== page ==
GLMS 40 - THOMAS E. MILLSOP (U.S. 224662) Collection
|Title||GLMS 40 - THOMAS E. MILLSOP (U.S. 224662) Collection|
This 1.5 cubic foot collection was donated to the Institute on February 22, 1979 by the Connelly Brothers Company of Buffalo, NY. Literary and property rights are dedicated to the public. Photocopying is permitted for the purposes of conservation and research.
The THOMAS E. MILLSOP (U.S. 224662) was built as the WILLIAM C. ATWATER, at River Rouge, Michigan by Great Lakes Engineering Works in 1924-1925. Hull 249 was launched on April 14, 1925. The original dimension for this steel hulled vessel were 589'2" X 60' X 27'7".
The Wilson Transit Company of Cleveland, Ohio was the first owner of the ATWATER and had this vessel sail under the original name into 1936 when the company changed the name to E.J. KULAS. This name was used until 1953 when BEN MOREELL was made the new name.
In 1955 the Nation Steel Corporation of Cleveland bought the MOREEL, and changed the name to THOMAS E. MILLSOP, the subject of this collection. The vessel remained the MILLSOP until March 1976 when the Reoch Transports and Robert Pierson Holdings firm from Ontario bought the vessel and changed the name to E.J. NEWBERRY. Pierson Steamships owned the NEWBERRY from 1977 to 1982. P & HS Shipping of Mississauga, Ontario bought the NEWBERRY in 1982 and changed the name to CEDARGLEN. In 1986 Goderich Elevators Ltd. of Goderich, Ontario bought the CEDARGLEN and used it as a storage barge.
The name THOMAS E. MILLSOP was derived from Thomas Elliot Millsop, chairman of the board of National Steel Corporation. Millsop was born December 4, 1898 in Sharon, Pennsylvania. Millsop started his business career as a riveter for the Standard Tank Car Co., in 1919. He switched companies to work for Weirton Steel in 1927. Millsop worked steadily upward and became president of Weirton Steel in 1936. In 1954 Millsop became president of Weirton's parent company, National Steel Corporation.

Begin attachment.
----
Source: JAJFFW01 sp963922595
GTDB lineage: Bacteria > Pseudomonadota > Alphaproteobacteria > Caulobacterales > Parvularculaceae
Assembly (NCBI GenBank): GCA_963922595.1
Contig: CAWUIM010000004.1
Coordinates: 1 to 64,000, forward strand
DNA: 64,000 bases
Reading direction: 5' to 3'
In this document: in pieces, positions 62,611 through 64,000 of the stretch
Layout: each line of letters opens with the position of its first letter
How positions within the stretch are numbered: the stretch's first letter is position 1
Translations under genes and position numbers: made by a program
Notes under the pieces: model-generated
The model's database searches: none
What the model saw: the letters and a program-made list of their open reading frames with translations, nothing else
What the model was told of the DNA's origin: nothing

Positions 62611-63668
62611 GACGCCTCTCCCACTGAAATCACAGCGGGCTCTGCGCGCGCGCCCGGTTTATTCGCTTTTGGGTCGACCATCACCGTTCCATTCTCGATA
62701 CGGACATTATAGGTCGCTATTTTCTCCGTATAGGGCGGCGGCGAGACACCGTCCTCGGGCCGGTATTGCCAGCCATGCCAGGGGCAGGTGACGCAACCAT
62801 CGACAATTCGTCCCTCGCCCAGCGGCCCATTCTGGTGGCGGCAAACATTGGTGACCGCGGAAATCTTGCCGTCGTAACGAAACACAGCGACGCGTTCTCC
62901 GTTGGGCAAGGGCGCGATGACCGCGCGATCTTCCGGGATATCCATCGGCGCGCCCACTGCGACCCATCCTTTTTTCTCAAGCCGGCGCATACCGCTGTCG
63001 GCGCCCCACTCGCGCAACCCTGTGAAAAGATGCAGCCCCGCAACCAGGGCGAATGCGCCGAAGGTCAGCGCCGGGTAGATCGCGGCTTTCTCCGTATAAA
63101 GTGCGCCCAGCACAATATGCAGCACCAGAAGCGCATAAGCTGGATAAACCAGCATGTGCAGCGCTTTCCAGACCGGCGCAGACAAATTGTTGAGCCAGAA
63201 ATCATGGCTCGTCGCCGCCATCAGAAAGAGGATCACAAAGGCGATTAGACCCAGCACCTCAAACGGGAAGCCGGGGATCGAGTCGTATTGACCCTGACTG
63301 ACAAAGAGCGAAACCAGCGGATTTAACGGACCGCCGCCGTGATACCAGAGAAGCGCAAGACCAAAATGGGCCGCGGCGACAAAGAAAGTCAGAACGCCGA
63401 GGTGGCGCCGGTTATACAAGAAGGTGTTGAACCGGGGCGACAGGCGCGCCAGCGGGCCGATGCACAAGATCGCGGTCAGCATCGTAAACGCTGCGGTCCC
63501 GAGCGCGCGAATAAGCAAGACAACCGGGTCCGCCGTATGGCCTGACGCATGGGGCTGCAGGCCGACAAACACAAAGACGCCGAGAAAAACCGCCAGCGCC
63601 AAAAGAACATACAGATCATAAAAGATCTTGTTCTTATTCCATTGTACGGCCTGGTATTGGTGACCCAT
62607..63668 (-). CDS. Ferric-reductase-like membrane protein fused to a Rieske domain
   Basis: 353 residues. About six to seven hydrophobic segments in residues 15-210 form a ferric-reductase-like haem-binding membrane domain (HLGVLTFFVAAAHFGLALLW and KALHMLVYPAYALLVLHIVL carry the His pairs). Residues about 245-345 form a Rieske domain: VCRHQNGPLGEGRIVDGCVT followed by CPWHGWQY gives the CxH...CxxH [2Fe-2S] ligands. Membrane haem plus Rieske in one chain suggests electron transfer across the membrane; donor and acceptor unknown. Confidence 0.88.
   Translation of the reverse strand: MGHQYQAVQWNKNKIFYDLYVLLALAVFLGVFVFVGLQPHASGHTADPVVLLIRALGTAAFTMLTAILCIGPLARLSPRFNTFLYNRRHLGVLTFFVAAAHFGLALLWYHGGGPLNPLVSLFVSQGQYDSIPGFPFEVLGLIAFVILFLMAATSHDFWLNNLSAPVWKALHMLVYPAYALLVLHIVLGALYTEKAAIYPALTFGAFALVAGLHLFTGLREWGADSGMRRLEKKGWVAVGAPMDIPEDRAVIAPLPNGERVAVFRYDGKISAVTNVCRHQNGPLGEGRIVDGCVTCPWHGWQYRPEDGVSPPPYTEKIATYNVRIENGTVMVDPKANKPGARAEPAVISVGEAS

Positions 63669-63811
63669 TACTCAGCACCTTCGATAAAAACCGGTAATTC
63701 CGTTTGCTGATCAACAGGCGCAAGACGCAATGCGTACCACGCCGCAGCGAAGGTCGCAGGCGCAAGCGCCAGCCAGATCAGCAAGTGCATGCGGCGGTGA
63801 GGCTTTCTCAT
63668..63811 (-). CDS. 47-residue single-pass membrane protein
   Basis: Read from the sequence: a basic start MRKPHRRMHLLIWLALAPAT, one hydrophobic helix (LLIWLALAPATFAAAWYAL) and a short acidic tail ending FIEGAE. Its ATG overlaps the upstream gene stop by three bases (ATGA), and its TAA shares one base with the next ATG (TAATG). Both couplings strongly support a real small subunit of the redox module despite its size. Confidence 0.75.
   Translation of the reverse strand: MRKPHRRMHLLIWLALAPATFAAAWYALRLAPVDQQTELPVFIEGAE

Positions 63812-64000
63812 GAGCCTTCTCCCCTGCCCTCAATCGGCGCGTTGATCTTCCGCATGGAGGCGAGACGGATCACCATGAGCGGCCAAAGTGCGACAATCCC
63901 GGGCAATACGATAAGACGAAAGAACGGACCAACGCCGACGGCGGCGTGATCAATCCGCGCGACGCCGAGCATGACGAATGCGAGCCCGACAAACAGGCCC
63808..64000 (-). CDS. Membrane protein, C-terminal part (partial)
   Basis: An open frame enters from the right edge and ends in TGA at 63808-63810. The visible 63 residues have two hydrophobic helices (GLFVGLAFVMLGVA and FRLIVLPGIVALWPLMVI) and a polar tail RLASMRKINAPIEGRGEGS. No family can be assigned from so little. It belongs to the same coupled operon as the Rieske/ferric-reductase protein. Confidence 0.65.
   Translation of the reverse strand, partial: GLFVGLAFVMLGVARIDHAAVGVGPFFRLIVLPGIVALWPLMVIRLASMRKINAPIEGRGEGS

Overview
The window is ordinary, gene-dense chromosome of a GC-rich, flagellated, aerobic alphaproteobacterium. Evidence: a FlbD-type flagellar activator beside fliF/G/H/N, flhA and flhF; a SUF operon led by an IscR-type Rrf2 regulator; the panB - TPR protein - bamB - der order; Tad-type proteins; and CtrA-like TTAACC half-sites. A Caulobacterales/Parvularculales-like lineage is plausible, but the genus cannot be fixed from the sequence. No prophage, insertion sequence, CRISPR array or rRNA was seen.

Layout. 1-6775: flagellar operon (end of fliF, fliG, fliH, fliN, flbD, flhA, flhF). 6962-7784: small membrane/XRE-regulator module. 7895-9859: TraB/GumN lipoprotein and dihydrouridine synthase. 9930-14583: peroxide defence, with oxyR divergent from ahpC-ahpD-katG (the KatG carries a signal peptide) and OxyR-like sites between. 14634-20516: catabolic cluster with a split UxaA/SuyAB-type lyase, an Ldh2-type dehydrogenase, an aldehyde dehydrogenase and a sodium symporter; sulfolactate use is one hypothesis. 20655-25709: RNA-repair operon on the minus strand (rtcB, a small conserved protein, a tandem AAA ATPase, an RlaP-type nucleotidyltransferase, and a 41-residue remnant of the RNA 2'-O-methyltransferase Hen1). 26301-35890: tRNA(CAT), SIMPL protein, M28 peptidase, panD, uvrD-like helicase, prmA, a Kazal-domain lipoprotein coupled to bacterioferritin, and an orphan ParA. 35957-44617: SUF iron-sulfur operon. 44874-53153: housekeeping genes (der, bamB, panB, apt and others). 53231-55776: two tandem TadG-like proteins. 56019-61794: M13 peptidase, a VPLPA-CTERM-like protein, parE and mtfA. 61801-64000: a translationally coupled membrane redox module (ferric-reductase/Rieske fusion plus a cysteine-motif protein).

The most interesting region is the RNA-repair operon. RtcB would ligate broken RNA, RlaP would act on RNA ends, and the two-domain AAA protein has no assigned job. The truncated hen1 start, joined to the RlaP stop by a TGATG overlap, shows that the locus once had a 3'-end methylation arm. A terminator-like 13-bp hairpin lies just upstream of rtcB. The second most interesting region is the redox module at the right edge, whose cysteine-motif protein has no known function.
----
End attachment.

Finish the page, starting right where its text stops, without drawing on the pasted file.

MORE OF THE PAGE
The THOMAS E. MILLSOP had the distinction during its career to have been the first Great Lakes freighter built with one-piece hatch covers. As the E.J. KULAS this vessel rammed the Livingston Channel Lighthouse in fog on September 11, 1952. In 1981 the E.J. NEWBERRY grounded in Lac St. Francois near Valleyfield, Ontario on August 12. In 1994, the now named CEDARGLEN was scrapped at Port Maitland, Ontario, Canada.
|Scope and Content|
This 1.5 cubic foot collection documents daily activities in the engine room of the THOMAS E. MILLSOP (U.S. 224662) and general vessel inspections. Engine room logs in 8 volumes cover, in scattered form, the years 1957-1975. The chief engineer assigned to the MILLSOP on each trip during the shipping season was responsible for the entries in this log. Engine performance and ballast water monitoring are two primary items examined daily through these logs.
Year-end reports document in 6 volumes the condition of the vessel after its winter layup inspections from 1967-1973. Needed repairs to the hull and interior structural supports are identified.
Inventory sheets for equipment from 1965-1966 are present to provide a view of the complete list of electrical, kitchen, and other types of devices used for operations on the vessel. The condition of the equipment is noted and repair recommendations are made.
Certificates issued from 1953-1975 by the U.S. Coast Guard note the successful completion of the inspection process for the MILLSOP.
ENGINE ROOM LOGS
The engine room log section contains location information recorded at intervals of several hours throughout the day. A geographical feature was named as the location and the time of arrival was noted. Engine speed information appears along with r.p.m. figures and fuel consumption data. Weather remarks accompanying many entries are also included.
Ballast measurements appear in the ballast pump record and the record of ballast as to sounding gauges. The pump record notes any use of the port or starboard pumps to balance the vessel. Locations and times of use are noted. Ballast was also measured to see that it held the vessel at recommended clearance depths to ballast measurements. River logs were similar to the engine room logs and were kept to document passages in connecting waterways between lakes. Worksheets also appear to provide areas for notes to be recorded by the chief engineer.
YEAR END REPORTS
Box 1: Reports Engine Room Logs